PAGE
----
BludgerTrack: 50.1-49.9 to Coalition

It’s close but no cigar for Labor in the latest reading of the BludgerTrack poll aggregate, which projects the Turnbull government grimly hanging on to a parliamentary majority.

As the many polls published before this week’s parliamentary sitting showed no let-up in the Coalition’s deteriorating standing in the polls, the BludgerTrack poll aggregate has come as close as close can be to tipping over in Labor’s favour. However, it continues to credit them with a bare parliamentary majority (which can probably be bumped up another notch with the near certainty that Clive Palmer’s seat of Fairfax will revert to type), owing to the advantage it attributes to sitting members. The boost to Labor adds five to their projected seat total, including three gains in Queensland, two in Western Australia and one in New South Wales, balanced by the loss of one in Tasmania. Note that the Nick Xenophon Team now gets its own entry on the vote totals (although not yet on the graphs), since its primary vote is now being tracked by ReachTEL as well as Roy Morgan. ReachTEL is no longer recording the Palmer United Party, whose support is now statistically insignificant.

Newspoll and Ipsos both provided new numbers on leadership ratings this week, the effect of which has been to throw things a little out of whack, owing to the gaping difference in the numbers for Malcolm Turnbull. Where Ipsos recorded Turnbull with a diminishing but still positive net approval rating of 13%, Newspoll recorded the reverse (i.e. minus 13%), despite their similar results on voting intention. Since BludgerTrack uses bias adjustments based on each pollsters’ performance relative to all the others, this result alone has shaken up the entire model. With all that said though, all the movements on the leadership ratings were fairly modest.

The familiar BludgerTrack graphs on the sidebar are a casualty of the Crikey redesign that was launched this week, but stay tuned, because there will soon be a module to accommodate them. Here’s a make-do for the time being, below which you can find the latest round of preselection news and what have you.


• The Greens are hawking a ReachTEL poll of 800 respondents in the seat of Melbourne Ports which finds 60% of Labor voters oppose the party directing preferences to the Liberals ahead of the Greens, as Labor member Michael Danby has threatened to do (albeit that he exceeded his brief in doing so). Danby’s threat came amid an increasingly complex situation with respect to preferences in Victoria, as Liberal Party state president Michael Kroger says the party is open to a “loose arrangement” with the Greens, who are “not the nutters they used to be”, which he puts down to the leadership of Victorian Senator Richard di Natale. Kroger’s hope is presumably to lure the Greens into running open tickets in Victorian marginal seats, in return for the Liberals directing preferences to the Greens ahead of Labor in the inner-city seats of Melbourne, Wills and Batman, contrary to their position in 2013.

• After 22 years as local member, and 29 in parliament altogether when her time as a Senator is taken into account, former Speaker Bronwyn Bishop was defeated in Saturday’s preselection vote in her northern beaches Sydney electorate of Mackellar. The seat will now be contested for the Liberal Party by factional moderate Jason Falinski, owner of a health care equipment business, former adviser to John Hewson and Barry O’Farrell and campaign manager to Malcolm Turnbull in Wentworth in 2004. Falinski prevailed over Bishop in the final round by 51 votes to 39, following the exclusion of Walter Villatora – a party activist who has spearheaded a campaign for preselection reforms that are principally favoured by the hard Right, and a close ally of Tony Abbott’s as the president of the Liberal Party’s Warringah branch. The score in the previous round had been Falinski 40, Bishop 37 and Villatora 12, with Villatora’s supporters breaking overwhelmingly in favour of Falinksi in the final round. This reflected the hostility of conservatives towards Bishop over her support for Malcolm Turnbull in the September leadership challenge vote. The currently unpaywalled Crikey has a thorough account of Saturday’s proceedings from a source familiar with the matter.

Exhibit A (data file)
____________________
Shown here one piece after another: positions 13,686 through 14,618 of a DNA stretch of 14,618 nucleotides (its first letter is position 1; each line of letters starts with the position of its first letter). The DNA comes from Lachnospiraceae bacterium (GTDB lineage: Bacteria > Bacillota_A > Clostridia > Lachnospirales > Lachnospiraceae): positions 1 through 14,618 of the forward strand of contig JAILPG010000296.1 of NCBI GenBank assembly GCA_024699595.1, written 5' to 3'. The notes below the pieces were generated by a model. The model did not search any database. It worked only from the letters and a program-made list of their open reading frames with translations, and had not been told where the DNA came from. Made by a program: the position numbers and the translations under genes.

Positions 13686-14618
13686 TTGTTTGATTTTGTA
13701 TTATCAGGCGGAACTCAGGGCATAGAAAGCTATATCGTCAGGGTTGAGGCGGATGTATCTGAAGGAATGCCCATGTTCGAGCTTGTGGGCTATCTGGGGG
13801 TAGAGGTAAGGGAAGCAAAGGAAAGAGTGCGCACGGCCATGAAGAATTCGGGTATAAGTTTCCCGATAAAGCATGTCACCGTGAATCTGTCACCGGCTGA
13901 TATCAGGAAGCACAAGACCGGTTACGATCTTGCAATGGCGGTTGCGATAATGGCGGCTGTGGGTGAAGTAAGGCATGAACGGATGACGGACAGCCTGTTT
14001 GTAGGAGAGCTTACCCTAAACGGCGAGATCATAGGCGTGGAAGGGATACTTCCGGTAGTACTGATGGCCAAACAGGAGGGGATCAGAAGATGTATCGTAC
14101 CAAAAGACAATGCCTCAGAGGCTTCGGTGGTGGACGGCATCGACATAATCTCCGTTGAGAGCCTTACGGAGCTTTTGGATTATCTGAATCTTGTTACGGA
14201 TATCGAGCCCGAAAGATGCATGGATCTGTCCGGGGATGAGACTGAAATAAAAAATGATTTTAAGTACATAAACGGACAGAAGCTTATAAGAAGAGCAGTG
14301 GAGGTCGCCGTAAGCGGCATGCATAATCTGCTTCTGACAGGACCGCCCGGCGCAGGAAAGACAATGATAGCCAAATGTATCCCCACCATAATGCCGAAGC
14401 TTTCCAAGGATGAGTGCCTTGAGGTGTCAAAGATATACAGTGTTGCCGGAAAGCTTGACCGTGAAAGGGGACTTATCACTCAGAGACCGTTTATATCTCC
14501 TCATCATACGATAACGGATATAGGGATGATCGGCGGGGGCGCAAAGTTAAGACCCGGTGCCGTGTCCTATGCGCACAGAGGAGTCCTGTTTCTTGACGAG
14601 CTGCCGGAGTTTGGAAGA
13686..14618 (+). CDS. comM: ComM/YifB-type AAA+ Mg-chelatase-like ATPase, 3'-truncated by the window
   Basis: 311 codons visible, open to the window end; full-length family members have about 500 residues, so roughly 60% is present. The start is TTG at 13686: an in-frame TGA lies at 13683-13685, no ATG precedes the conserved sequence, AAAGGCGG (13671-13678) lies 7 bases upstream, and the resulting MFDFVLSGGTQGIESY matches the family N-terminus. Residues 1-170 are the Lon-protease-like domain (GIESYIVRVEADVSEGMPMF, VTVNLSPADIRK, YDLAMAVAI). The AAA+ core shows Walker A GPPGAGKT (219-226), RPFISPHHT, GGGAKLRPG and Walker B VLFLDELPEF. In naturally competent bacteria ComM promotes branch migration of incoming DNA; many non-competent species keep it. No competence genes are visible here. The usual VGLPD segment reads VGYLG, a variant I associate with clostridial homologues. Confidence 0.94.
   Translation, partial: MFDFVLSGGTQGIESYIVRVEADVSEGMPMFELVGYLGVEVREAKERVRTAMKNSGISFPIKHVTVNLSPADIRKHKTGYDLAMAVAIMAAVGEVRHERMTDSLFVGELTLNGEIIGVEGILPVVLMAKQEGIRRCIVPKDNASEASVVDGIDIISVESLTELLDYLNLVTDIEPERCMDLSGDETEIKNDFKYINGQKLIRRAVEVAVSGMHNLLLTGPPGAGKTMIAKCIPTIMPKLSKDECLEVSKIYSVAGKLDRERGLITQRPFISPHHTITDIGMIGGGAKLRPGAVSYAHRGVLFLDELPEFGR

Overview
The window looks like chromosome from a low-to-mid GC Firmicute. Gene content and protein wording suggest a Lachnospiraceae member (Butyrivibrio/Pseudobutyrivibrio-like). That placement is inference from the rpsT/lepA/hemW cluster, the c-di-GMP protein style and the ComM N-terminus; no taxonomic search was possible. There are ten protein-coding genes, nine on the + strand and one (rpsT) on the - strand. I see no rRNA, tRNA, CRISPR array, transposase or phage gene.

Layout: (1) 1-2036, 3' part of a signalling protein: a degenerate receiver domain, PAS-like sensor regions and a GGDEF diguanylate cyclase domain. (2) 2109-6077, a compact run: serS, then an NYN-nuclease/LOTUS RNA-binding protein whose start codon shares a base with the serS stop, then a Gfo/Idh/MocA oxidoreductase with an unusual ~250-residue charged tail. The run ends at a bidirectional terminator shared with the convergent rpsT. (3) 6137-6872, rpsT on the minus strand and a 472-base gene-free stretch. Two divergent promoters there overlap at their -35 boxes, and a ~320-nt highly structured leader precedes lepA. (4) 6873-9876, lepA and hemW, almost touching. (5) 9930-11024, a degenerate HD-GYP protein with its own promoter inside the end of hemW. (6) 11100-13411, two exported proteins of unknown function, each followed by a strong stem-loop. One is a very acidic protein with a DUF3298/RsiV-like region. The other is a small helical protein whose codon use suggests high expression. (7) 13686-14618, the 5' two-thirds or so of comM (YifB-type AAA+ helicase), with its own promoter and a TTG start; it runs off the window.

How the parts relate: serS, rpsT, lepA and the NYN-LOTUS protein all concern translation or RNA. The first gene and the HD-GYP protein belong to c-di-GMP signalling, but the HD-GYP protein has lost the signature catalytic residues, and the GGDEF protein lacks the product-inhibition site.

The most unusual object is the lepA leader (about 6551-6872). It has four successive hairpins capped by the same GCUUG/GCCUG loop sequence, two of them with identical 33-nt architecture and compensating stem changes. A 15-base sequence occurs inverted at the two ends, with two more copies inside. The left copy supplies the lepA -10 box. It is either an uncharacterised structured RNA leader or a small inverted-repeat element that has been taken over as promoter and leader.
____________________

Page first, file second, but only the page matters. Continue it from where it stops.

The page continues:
• Another safe seat Liberal preselection on the weekend, in Philip Ruddock’s seat of Berowra, resulted in an easy victory for Julian Leeser, a former executive director of Liberal-aligned think tank the Menzies Research Centre, and current director of government policy and strategy at the Australian Catholic University. Leeser is of Jewish background, and is said to be aligned with the Centre Right. He won 97 votes in the ballot against 10 for Robert Armitage, a local barrister; four for John Bathgate, a staffer to Christoper Pyne; and three for Nick McGowan, a one-time adviser to former Victorian Premier Jeff Kennett.

• Bob Baldwin, the Liberal member for the regional New South Wales seat of Paterson, has announced he will not contest the next election. Baldwin suffered a heavy blow in the redistribution as the seat exchanged conservative rural territory for more populous areas of the Hunter region, turning Baldwin’s 9.8% margin from 2013 into a notional Labor margin of 1.3%. The Michael McGowan of the Maitland Mercury reports preselection nominees are likely to include Newcastle businesswoman Karen Howard and Port Stephens councillor Ken Jordan. Howard performed well as an independent candidate in the Newcastle state by-election of October 2015, and ran for the Liberals in the seat at the state election the following March. However, her tone-deaf attack on a local high school student over his geography project in November might cause some to doubt her judgement.